Pete Dexter's "Paris Trout," the 1988 National Book Award winner, was a challenging novel. The story of a southern bigot's descent into murderous paranoia, it was brutally told, murky of theme and relentlessly depressing. It was also morbidly fascinating.
The Showtime cable network's movie adaptation of the book premiering this weekend, however, is just brutal, depressing and ultimately incomprehensible. In spite of a quality big-screen cast and a handsome level of production, it offers an unsettling couple of hours. (The movie can be seen at 9 tonight on the premium service, with repeats April 26 and May 1, 5 and 9.)
To begin with, viewers familiar with the book will notice a number of detail changes, apparently felt to have been required by transference to the small screen. But the alterations are irritating best and, at worst, rob the story of much of its nuance and depth. At times, they even fairly significantly change the perception of the characters involved.
Author Dexter wrote the screenplay, so at least it did not suffer from somebody else's ham hand. And perhaps it is not entirely fair to offer such comparisons -- although Showtime sent reviewers a new edition of the book, complete with a photo of the movie's stars on the cover and the cast credits on the back.
Regardless, those who don't know the book may simply find the movie version empty of much understanding at all -- if hardly empty of graphic violence and an admittedly captivating portrayal of unsettling lunacy by star Dennis Hopper (rivaling his Frank Booth in "Blue Velvet").
At the same time, the movie seems to relegate good actors Barbara Hershey and Ed Harris to secondary roles which help to focus Hopper's character. Yet in the book, these two were by far the more interesting characters.
Thus "Paris Trout" offers more proof that television may not be the medium for subtle explorations of ambiguity. The movie is in color -- a sepia-feeling period hue -- but the story is reduced to blacks and whites.
The year is 1949 in a small Southern town (Georgia in the book), and Hopper plays Paris Trout, a successful store operator who also loans money and sells items to residents of the town's black enclave, known as The Bottoms.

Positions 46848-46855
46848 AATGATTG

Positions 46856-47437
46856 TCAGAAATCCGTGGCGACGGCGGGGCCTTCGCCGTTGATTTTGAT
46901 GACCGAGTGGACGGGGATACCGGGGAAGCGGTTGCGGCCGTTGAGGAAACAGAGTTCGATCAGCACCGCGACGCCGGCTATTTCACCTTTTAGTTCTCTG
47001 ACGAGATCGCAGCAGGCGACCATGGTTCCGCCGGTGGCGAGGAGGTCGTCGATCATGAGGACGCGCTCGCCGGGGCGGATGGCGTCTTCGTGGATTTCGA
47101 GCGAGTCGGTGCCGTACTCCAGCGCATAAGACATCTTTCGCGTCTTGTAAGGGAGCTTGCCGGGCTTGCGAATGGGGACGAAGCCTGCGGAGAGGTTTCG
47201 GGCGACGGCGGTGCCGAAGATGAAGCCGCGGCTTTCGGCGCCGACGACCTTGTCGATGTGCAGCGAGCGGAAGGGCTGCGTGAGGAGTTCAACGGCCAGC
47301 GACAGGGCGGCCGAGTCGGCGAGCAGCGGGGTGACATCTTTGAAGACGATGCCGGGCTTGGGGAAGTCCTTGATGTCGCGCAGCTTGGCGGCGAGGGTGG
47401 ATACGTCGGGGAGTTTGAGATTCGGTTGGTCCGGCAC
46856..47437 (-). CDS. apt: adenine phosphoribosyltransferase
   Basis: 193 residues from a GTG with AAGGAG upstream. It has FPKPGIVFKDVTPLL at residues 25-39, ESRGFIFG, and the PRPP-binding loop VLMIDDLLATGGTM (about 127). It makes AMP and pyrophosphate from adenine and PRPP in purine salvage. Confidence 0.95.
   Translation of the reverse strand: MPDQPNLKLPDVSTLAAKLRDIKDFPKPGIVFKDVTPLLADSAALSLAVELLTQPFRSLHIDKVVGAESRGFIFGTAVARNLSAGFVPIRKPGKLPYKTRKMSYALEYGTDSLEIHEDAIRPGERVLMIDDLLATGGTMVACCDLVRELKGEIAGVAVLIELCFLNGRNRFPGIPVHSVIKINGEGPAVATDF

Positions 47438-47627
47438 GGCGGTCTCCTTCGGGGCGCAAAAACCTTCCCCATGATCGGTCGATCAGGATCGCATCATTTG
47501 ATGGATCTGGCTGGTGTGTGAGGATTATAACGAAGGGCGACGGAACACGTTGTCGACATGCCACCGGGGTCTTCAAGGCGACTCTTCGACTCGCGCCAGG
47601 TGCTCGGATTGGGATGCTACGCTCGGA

Hershey is Trout's abused wife, Hanna, who has assumed the voice of the flashback narrator in the movie. Harris plays attorney Harry Seagraves, a powerful influence in the town's white community. (The book delicately explored the patterns of favoritism, politics and moral ambiguity that made Seagraves, as well as the history that motivated Hanna to marry Trout. But none of this made it into the movie.)
When Trout matter-of-factly kills a young black girl while seeking repayment of a debt -- viewers should know the shooting scene is horribly graphic -- Seagraves becomes his attorney.
The film follows the resulting trial and its inevitably violent aftermath. (Another scene, involving Trout's rape of his wife, is also fairly brutally done.)
The obvious racial harshness of the time is conveyed faithfully from the book, as in a scene when lawyer Seagraves visits Trout's home and his wife demands to know why.
"It isn't anything scandalous, Miz Trout, I can set your mind at ease about that," says the lawyer.
Yet perhaps the greatest weakness in the film stems from the compression of time. The book simmers like a long, hot, southern summer's day, building excruciating tension. But that's impossible in the 100-minute run time of a movie.
Thus the plot developments here, such as the predictable Hanna/Seagraves love link, follow mechanically and unpersuasively.